A couple of months ago I was dropping Naomi off at Nursery, and her key worker came up to me. She said "Naomi tells me that she is very proud that her Mummy and Daddy are scientists, and as we are looking at science just now, I wondered if you would like to come and do a presentation for us?" Well, I suppose I am a computer scientist, Jay did chemistry at uni, and we do take a general interest in such things...
Being the extrovert that I am*, naturally I leapt at the chance. A couple of days later, Jay and I agreed that we could do something, probably mostly chemistry based. We settled on a date (21 October - after the tattie holidays but hopefully plenty of time before D-Day) and indicated that we'd do it. This would be for the whole nursery, so around 30 3-4 years olds.
*this may be sarcastic
We had a lot of fun trying out different experiments we could do. Try going for "kids experiments" in YouTube for some ideas! Eventually we settled on a set of four things that we could do. Here's a bit of a summary - it's all stuff using household things so you could replicate them quite easily. In the end we were quite pleased that we held the attention of a whole nursery for nearly 20 minutes. Result!
We explained who were were, that some people like science as a job and some people like it just for fun. It's all about understanding how things work, some of which you can see and some you can't. We then confused the children by telling them that I'm a "different kind of doctor". Following the obligatory disclaimer about not just doing experiments with any old stuff you find in the house, we got on with the experiments. As we always do with Naomi, we tried to explain what was going on, and were quite impressed with how much the children took in.
This is explained in detail here. This one uses the most exotic chemicals of the lot, but all available from the pharmacist quite cheaply: iodine, vitamin C (we used soluble tablets), hydrogen peroxide (which can be used as a mouthwash), and corn starch (cornflour). The idea here is that you mix these together in two stages. The first one changes the iodine from brown to colourless instantly. The second mixing sets off two reactions, one of which you can't see but stops the other reaction happening straight away. After a while, the final reaction can get going and the mixture changes to blue-black quite dramatically. A video of a less-impressive version from one of our practice experiments is below. On the day, it worked perfectly: the delayed colour change kicked in after about 40s (the practices had it at anywhere between 30s and 5 minutes as I was being quite imprecise with measurements). This allowed just enough time to explain it and for some people to get bored and look away, only to be drawn back by the others going "ooooh". Great!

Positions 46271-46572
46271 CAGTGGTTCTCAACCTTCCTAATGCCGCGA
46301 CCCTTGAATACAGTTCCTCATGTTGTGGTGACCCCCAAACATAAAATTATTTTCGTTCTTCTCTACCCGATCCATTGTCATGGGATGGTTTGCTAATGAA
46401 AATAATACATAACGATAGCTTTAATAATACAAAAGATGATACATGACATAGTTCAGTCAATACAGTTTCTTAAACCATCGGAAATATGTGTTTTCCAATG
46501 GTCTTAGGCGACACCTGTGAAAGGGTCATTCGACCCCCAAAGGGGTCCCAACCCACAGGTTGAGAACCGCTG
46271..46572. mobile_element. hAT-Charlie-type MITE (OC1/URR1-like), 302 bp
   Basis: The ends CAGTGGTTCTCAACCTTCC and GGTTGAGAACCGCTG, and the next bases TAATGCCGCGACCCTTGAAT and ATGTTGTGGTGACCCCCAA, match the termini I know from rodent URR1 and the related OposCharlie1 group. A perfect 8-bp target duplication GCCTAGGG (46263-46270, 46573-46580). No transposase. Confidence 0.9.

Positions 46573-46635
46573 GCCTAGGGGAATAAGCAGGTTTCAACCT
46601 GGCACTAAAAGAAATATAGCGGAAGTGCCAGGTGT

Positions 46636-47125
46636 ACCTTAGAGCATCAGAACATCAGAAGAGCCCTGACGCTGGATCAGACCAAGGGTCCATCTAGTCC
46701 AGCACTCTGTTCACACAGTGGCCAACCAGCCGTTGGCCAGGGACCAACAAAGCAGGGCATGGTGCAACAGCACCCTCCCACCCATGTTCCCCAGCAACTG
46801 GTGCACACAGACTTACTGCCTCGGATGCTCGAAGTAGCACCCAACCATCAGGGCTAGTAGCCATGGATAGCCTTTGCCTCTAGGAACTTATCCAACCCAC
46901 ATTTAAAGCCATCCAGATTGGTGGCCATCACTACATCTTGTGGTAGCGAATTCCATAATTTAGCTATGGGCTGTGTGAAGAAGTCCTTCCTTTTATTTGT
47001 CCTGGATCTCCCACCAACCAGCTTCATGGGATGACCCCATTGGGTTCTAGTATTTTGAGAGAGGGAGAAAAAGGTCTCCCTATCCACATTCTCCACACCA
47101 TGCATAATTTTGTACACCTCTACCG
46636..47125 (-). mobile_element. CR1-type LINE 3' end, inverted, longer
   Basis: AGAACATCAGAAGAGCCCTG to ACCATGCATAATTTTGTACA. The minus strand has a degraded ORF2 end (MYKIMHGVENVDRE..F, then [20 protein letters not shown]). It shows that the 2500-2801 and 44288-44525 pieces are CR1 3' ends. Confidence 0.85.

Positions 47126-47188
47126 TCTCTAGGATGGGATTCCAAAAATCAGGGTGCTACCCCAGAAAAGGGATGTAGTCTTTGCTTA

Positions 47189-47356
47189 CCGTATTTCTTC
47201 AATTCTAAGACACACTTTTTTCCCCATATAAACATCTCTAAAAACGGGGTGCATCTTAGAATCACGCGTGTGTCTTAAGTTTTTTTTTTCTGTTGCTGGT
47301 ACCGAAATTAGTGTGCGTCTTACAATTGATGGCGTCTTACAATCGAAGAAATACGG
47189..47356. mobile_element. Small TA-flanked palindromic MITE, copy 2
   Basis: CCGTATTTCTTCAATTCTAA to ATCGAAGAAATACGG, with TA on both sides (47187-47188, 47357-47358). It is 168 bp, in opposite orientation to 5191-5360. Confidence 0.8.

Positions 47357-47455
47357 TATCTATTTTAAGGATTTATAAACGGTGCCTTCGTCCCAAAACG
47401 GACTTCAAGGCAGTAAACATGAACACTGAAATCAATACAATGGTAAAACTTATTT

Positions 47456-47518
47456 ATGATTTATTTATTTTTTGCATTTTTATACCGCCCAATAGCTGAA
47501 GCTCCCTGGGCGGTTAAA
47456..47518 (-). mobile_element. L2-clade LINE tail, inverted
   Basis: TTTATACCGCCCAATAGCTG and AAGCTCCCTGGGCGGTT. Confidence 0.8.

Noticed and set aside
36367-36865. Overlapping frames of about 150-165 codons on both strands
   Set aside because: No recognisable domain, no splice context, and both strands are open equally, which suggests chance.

This starts straight after the mixing has happened. The first two minutes of this are pretty boring. Skip to near the end to see the colour change if you like!
A node towards my work, we explained how computer programs work, I gave instructions to Jay on how to draw a house, and we worked it so that I just gave shapes rather than where to put them, and Jay ended up with a muddle rather than the nice house we'd prepared earlier. The idea was to show that computers are only as clever as the instructions that they're given, which must be right.
Okay, so not everyone has some LEDs lying around, but in this one we made a battery and lit up and LED with it. The same principle as the more well-known lemon battery (and most single-use batteries), this uses the effect that two different metals in an acid create a voltage between them. See here for a little more detail. Take some plastic cups, fill with water, vinegar and a little salt, and put in a galvanised nail and a piece of copper (I took some from a piece of twin and earth). Three of these in series is enough to light up a red LED, although not very visibly in a bright nursery!
Hot / cold water density
Demonstration that hot water is less dense than cold, so it floats, explained here. Take some tap-hot water and add red food colouring, and cold water with blue food colouring. Put into separate glasses (filled right up to the brim), put a plastic panel on top of the hot one (we used a cutout from a takeaway tub lid). Carefully tip the hot one upside down, place on top of the cold, and remove the panel. The hot and cold stay separate rather than mixing up, because the hot is less dense and floats on top of the cold. (time didn't allow this for us, but you can do it the other way round to show that the hot and cold swap around if the hot starts on the bottom, mixing up and turning purple in the process). Naomi remembered this one about a week later when we were talking about something else - I think it was about how balloons float!
We then finished with some general questions from the children:
- Where can you buy a magic wand?
- Why is the sky red at night?
- How do planes stay in sky?
I think we did a reasonable job with these too :)
Obligatory photos follow. Obviously we can't show ones with non-Brownlee children in, so you'll just need to trust us when we say that they were captivated!
|Naomi points to the "Science is Awesome" sign in the nursery|
|"You mix this in here, then this in there"|
|Adding some vinegar|
|Mixing up the iodine clock|
|Good explanations are always accompanied by gesticulations|
|Explanations were a little delayed in places because Miriam joined us and wanted to help. Mummy to the rescue!|
|The house that needed drawn|
|Trying to draw the house|
|Naomi was quite concerned that her Mummy couldn't draw the house, so she showed her how to do it.|